‘Archives at Play’ is an exhibition exploring our relationship with the past and how this informs the way we make the future. At a time when it is more important than ever to challenge inherited ideas about ecology, equality, and identity, this exhibition uses archival structures - the ways we hold and engage with the past - as a tool for questioning the worlds we find ourselves within.
The artists Gregory Herbert, Kelly Jayne Jones, Dr Yan Wang Preston, and Chester Tenneson have been invited to take the concept of the archive as a starting point to develop a series of new works for ‘Archives at Play’.
Both Tenneson and Jones work directly with the objects and records accumulated by Castlefield Gallery across its 37-year history, developing absurd sculpture, text painting and ritual sound environments. Inspired by traditional Chinese bird-and-flower compositions, Wang Preston’s photographic series ‘English Gardens’ uses plant species termed ‘invasive’ or ‘alien’ in black & white silver gelatin prints. It is shown alongside an installation by Herbert that interrupts the gallery’s plumbing to create new ecosystems. All their works for ‘Archives at Play’ will address structures of history - the traditions, the myths and obscured systems - by which constructs and beliefs become normalised, naturalised and unquestioned.
Throughout the exhibition the gallery will host a series of events that will respond to both the archive as well the physical traces left behind in the fabric of the venue from the artists and events that have gone before. Through performance, sound, and readings, the artists will bring their own distinct perspectives to Castlefield Gallery, its history and its yet unwritten future. The wider communities and visitors of Castlefield Gallery will also have opportunities to explore behind the scenes, dig into the gallery archive, and connect with the gallery team and artists in new ways.
‘Archives at Play’ is part of a wider Castlefield Gallery research project led by Thomas Dukes, a curator and PhD Candidate working with Castlefield Gallery and Manchester School of Art at Manchester Metropolitan University. Dukes’ research into the 37 year-long Castlefield Gallery archive looks for ways to approach the gallery archive as more than a site to hold and preserve information as ‘fact’, but instead as a living and complex entity. One that doesn’t exist in a single place and that can be engaged within the present to prompt dialogue and generate influence from many voices in order to inform thinking about the future.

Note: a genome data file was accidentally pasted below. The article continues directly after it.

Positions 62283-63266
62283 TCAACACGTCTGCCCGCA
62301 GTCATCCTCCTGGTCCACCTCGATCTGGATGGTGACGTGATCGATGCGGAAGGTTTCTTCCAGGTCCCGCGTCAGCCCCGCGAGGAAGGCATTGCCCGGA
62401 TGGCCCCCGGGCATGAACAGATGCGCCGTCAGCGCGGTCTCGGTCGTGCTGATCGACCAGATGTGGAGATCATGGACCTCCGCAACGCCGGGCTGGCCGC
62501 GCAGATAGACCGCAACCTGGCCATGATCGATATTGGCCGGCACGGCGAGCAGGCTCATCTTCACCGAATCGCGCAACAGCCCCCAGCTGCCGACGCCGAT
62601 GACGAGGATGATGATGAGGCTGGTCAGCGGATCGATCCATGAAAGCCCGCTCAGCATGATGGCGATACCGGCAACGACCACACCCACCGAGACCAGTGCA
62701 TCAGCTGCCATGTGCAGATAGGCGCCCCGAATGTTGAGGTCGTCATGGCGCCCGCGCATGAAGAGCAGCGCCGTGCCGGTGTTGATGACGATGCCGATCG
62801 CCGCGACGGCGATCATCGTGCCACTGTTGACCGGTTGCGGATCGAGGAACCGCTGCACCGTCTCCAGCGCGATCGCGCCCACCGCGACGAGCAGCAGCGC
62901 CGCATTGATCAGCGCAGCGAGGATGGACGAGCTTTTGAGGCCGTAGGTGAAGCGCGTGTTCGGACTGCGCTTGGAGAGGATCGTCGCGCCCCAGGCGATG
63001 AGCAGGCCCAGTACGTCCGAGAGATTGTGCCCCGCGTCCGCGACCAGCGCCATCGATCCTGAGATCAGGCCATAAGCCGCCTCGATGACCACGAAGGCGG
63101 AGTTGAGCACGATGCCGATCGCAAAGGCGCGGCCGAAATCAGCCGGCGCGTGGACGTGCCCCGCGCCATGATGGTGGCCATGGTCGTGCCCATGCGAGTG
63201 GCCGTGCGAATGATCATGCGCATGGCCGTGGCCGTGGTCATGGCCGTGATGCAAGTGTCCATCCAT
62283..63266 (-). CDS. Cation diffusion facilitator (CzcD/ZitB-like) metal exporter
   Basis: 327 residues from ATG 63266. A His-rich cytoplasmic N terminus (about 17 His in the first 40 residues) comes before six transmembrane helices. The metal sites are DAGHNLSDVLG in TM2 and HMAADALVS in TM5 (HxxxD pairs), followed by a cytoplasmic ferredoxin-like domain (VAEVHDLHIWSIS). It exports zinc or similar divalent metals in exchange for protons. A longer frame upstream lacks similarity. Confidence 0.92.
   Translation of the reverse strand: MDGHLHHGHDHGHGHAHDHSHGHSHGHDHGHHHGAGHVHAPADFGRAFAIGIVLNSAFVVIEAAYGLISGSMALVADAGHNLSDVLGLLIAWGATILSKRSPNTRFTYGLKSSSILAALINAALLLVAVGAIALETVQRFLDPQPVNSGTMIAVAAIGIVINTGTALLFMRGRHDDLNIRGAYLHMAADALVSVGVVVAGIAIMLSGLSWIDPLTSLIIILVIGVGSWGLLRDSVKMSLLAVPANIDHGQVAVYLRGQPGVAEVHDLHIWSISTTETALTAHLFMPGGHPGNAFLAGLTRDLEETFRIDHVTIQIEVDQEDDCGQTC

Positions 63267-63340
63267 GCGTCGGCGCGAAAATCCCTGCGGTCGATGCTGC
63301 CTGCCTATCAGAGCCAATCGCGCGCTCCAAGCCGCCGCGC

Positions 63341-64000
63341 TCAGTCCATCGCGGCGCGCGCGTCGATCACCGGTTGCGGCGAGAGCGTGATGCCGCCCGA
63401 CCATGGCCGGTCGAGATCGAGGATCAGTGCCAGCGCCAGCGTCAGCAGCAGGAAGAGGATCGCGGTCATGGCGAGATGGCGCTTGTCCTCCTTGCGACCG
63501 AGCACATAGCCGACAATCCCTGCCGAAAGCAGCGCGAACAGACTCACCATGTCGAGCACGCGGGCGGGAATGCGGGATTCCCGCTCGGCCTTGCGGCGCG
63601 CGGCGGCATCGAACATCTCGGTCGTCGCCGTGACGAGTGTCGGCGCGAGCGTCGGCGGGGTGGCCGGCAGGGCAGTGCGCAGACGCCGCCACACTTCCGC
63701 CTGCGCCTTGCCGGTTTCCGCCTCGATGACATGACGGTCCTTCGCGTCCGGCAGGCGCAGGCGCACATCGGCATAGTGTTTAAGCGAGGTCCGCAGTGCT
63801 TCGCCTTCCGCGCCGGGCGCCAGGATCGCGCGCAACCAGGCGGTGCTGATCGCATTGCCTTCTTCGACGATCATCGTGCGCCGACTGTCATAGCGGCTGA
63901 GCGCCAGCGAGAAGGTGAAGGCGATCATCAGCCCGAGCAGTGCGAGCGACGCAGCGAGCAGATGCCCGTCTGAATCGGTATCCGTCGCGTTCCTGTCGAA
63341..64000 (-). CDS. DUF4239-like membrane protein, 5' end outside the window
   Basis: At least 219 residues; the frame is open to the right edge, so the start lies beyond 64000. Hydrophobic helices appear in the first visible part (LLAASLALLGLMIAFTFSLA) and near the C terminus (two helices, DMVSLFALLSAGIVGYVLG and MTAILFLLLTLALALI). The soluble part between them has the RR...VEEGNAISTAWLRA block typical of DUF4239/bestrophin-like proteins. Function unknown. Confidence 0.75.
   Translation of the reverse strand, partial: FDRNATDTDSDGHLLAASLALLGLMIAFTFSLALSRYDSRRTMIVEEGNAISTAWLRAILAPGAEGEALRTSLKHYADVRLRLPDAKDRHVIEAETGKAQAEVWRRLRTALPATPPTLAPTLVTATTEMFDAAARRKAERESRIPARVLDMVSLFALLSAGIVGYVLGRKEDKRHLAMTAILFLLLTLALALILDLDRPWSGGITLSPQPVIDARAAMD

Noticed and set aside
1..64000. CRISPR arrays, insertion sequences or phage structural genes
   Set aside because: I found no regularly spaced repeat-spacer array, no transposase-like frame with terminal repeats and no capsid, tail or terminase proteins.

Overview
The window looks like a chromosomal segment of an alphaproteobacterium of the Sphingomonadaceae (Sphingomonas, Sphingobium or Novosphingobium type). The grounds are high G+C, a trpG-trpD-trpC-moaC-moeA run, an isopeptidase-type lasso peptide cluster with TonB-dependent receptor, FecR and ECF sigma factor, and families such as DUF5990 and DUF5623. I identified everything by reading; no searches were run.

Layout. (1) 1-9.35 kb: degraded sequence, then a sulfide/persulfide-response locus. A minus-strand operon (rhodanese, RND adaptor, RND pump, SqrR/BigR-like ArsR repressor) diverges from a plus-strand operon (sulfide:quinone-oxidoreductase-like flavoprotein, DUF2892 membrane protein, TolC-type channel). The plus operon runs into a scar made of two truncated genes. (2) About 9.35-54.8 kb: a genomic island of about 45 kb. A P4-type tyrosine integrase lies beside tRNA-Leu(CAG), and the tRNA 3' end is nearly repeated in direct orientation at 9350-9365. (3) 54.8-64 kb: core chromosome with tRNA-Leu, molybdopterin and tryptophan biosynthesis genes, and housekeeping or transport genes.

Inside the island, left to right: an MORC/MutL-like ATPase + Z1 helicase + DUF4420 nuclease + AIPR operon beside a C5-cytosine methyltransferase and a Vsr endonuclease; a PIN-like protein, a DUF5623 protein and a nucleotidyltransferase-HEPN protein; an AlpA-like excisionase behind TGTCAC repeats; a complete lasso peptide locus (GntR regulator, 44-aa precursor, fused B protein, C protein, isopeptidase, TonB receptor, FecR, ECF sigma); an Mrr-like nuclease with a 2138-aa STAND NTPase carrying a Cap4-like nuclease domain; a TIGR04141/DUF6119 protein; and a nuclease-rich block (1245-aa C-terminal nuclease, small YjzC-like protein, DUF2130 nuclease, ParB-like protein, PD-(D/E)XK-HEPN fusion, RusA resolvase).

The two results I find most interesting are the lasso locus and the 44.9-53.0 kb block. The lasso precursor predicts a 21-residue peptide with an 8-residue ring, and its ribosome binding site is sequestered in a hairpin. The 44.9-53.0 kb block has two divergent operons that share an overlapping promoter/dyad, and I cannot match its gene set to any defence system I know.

Thomas Dukes’ research is being undertaken in the lead up to 2024, when Castlefield Gallery will mark 40 years of building dynamic relationships with and between artists, audiences and many partners based locally, nationally and internationally, with a series of exhibitions and events celebrating a history of making new art happen.
Dr Yan Wang Preston Based in the North West, award-winning photographer Dr Yan Wang Preston develops projects with arresting visual language, investigating complex dynamics of history and society. This new work looks at the layers of history, and the decisions that lie behind the politics of ‘nature’ and ‘balance’. Working with forms from Chinese landscape painting, Preston uses plants brought to the UK from colonial botanists, along with instances of plants designated ‘non-native’, to tell a story of politics and power.
These works are photographic studies of light and form, part of a long tradition of floral composition – but give time to reflect on dynamics of cultural history. How are our expectations of beauty shaped by the past? How does our vocabulary influence our experience of the future? yanwangpreston.com
Gregory Herbert Living in Liverpool and a graduate of Manchester Metropolitan University, Greg Herbert makes work exploring different kinds of relationships in and with nature. Recently, Herbert’s work was shown as part of Sheffield DocFest at COP26 – a piece of video imagining how the exchange between fungal roots and plant cells might appear. Herbert’s artwork in video and installation considers how different human and organic actors co-exist, and the structures that build to support these ongoing relationships. gregoryherbert.co.uk
Chester Tenneson explores the absurdity within the norms of institutional design and authority, examining the idiosyncratic nature of commonplace objects and language. His position as a transgender man living and working in Greater Manchester is important; his artworks frequently reflect his experience as an outsider from everyday norms and language, which have a cisgender base. His artworks question the absurdity of these everyday norms, playing with gendered gestures and objects, as well as more general rules and instructions which command our everyday experience and public placing. chestertenneson.com
Kelly Jayne Jones combines performance, installation and sound. Based in Manchester, she began working in experimental concrete music and her practice has expanded to include dance, stone sculpture and film. Jones’ recent work develops ancient and future rituals to explore animist ideas to encourage listening to the world around us, mountains, rivers, buildings, and streets. kellyjaynejones.org